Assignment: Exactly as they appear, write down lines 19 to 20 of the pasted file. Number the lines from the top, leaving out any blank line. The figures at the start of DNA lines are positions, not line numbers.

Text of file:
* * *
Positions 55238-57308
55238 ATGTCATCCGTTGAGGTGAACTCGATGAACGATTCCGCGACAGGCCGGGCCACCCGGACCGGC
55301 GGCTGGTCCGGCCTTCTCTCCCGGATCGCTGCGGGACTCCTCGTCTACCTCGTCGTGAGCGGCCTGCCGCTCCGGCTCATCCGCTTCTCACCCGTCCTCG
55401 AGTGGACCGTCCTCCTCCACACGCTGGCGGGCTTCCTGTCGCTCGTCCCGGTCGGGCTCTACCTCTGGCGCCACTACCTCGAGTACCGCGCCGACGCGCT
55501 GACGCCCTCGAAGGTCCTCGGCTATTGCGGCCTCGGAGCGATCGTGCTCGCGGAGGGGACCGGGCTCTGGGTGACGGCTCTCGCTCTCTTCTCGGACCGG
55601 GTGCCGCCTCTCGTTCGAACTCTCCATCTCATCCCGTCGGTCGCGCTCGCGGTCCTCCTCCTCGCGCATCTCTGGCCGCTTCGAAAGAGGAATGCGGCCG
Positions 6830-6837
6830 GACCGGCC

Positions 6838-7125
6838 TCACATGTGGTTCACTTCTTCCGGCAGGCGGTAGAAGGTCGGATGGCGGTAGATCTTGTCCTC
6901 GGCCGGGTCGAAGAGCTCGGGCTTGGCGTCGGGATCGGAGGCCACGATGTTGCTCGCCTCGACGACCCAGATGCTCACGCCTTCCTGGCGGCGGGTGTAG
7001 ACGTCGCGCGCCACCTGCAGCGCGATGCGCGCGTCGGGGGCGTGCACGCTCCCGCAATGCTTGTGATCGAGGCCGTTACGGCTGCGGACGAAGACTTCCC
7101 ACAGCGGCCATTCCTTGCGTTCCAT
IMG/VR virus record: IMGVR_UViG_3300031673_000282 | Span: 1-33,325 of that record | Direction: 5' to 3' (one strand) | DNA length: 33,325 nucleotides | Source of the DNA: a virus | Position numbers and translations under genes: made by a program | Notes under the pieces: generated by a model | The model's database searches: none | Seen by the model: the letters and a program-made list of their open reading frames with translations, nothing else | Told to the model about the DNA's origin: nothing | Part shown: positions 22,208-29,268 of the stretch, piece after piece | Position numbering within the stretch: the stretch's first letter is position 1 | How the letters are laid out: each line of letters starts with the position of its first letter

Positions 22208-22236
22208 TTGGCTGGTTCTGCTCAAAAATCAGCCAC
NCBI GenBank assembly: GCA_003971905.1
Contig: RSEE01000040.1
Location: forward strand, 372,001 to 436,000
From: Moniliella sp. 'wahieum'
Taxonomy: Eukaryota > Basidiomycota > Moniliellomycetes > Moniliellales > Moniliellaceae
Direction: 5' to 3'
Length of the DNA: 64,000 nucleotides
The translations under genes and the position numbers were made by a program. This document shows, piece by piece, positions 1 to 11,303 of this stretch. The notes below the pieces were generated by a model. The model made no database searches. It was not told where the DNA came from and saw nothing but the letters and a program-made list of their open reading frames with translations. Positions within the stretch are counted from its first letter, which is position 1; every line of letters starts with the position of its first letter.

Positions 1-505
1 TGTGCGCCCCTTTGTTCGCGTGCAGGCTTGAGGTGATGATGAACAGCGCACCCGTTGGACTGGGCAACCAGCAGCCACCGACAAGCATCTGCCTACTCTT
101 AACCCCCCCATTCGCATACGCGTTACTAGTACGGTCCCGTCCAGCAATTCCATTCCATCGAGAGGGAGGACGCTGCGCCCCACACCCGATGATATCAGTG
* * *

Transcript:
Location: forward strand, 372,001 to 436,000
From: Moniliella sp. 'wahieum'